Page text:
Three weeks after European leaders hailed an “historic” agreement to restore confidence to the region’s banking system, rising gauges of stress in funding markets signal tensions will last at least through year-end.
The gap between three-month euro interbank borrowing and lending rates rose to the widest since March 2009 Thursday in the forward market, used to speculate on future interest rates, according to data compiled by Bloomberg. The cost for European banks to fund in dollars surged this month, with the three-month cross currency basis swaps falling to as much as 1.32 percentage points below the euro interbank offered rate, the most since December 2008.
“We are in the midst of the crisis,” Chiara Manenti, a fixed-income strategist at Intesa Sanpaolo Spa in Milan, said in a telephone interview. “The liquidity in the money market is not flowing normally between banks. Tensions in the funding markets will remain through year-end, and will be more pronounced in Europe.”
Traders are wagering the struggle of the region’s banks to obtain short-term funding will worsen as yields of Europe’s most indebted nations surge, heightening concern that Italy may follow Greece, Ireland and Portugal in needing a bailout. The gap between two-year German interest-rate swaps and similar- maturity government bond yields climbed to the most since November 2008.
Stress is building after European Union leaders agreed Oct. 27 to bolster lenders’ capital, increase the size of a regional stability fund and persuade bondholders to accept a 50 percent loss on Greek debt. The spread between Euribor, the rate at which European banks say they see each other lending in euros, and the average cost of their funding, priced to December reached 93 basis points yesterday, according to UBS AG data.
Shut out of the wholesale funding markets, banks in the region are becoming increasingly reliant on the European Central Bank as a lender of last resort. Spanish banks borrowings from the ECB rose 10 percent to 76 billion euros in October, the highest level in more than a year, while Italian firms reliance increased 6 percent to 111.3 billion euros.
Elsewhere in credit markets, the cost to protect U.S. corporate debt from default rose for the fourth day to the highest level in more than a month. General Mills Inc. sold $1 billion of notes as company bond issuance exceeded the 2011 average for the fourth consecutive week. The market for borrowing with short-term IOUs expanded the most in almost 10 months.
Plains Exploration Bonds
Bonds of Plains Exploration & Production Co. were the most actively traded U.S. corporate securities by dealers, with 151 trades of $1 million or more, according to Trace, the bond-price reporting system of the Financial Industry Regulatory Authority.
The Houston-based oil and gas company sold $1 billion of 6.75 percent notes due February 2022 on Nov. 16, Bloomberg data show. The notes rose from issuance at par to 100.125 cents on the dollar to yield 477.1 basis points more than similar- maturity Treasuries.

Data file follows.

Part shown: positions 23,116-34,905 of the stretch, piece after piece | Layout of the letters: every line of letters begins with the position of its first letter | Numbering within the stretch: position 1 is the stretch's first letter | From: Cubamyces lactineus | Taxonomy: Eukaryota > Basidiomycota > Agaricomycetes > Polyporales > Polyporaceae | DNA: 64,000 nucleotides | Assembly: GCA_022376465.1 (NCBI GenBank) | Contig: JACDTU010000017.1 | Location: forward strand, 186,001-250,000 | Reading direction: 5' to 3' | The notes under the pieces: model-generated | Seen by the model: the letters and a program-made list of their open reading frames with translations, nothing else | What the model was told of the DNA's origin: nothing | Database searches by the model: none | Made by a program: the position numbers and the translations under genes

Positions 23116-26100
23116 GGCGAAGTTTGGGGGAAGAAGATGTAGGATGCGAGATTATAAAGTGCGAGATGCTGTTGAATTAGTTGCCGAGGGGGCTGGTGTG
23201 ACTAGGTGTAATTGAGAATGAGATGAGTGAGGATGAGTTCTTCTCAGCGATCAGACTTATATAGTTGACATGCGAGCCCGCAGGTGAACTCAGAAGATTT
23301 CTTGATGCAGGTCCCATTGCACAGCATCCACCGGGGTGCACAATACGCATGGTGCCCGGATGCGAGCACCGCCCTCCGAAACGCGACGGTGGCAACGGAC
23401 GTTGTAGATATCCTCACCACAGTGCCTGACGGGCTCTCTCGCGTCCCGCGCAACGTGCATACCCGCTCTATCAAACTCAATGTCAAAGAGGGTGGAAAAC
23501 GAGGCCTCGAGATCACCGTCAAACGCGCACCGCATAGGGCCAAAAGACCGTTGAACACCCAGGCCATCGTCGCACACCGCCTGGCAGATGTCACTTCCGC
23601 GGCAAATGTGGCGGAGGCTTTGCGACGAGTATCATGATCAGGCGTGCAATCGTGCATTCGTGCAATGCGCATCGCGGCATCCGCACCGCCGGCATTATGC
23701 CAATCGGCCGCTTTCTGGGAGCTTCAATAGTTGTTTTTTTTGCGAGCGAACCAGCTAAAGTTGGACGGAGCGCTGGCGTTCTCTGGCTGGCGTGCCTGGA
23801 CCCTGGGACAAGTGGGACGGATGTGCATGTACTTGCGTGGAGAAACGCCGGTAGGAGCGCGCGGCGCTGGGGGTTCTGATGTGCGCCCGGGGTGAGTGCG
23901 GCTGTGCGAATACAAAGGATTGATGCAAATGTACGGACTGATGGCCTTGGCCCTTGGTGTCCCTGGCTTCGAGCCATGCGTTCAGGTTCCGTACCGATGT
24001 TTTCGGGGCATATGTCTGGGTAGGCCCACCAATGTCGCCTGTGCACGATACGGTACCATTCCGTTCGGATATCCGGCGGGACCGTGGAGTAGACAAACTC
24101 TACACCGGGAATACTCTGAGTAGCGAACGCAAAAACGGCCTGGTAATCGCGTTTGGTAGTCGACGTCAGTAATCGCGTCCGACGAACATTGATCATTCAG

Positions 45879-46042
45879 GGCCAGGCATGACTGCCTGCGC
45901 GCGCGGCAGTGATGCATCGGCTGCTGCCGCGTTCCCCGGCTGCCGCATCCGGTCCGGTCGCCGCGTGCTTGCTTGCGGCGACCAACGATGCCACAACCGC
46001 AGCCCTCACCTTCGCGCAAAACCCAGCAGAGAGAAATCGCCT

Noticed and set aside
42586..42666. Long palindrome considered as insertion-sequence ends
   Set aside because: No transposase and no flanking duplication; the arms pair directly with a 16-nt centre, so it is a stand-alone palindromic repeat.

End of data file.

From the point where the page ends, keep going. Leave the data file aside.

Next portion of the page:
The Markit CDX North America Investment Grade Index of credit-default swaps, which investors use to hedge against losses on corporate debt or to speculate on creditworthiness, rose 2 basis points to a mid-price of 136.5 basis points in New York, according to data provider CMA. The Markit iTraxx Europe Index of 125 companies with investment-grade ratings fell 0.75 to 188. 25, according to JPMorgan Chase & Co. at 10:30 a.m. in London.
In the Asia-Pacific region, the Markit iTraxx Asia index of 40 investment-grade borrowers outside Japan advanced 5 basis points to 215 basis points as of 8:05 a.m. in Singapore, Royal Bank of Scotland Group Plc prices show.
The indexes typically rise as investor confidence deteriorates and fall as it improves. Credit swaps pay the buyer face value if a borrower fails to meet its obligations, less the value of the defaulted debt. A basis point equals $1,000 annually on a contract protecting $10 million of debt.
General Mills, the Minneapolis-based maker of Cheerios cereal and Yoplait yogurt, issued 3.15 percent notes due in December 2021 that yield 125 basis points more than similar- maturity Treasuries, Bloomberg data show.
Companies have sold $28.2 billion of bonds in the U.S. this week, surpassing the $23.2 billion weekly average this year, Bloomberg data show. Sales in the U.S. have climbed to $92 billion in November, the most since $158.9 billion was issued in May, Bloomberg data show.
Loan Prices Fall
The seasonally adjusted amount of U.S. commercial paper outstanding climbed $31.9 billion to $999.6 billion in the week ended Nov. 16, the Federal Reserve said yesterday on its website. That’s the biggest increase since a $71.5 billion rise in the period ended Jan. 26, and it followed a $12 billion drop in the prior period.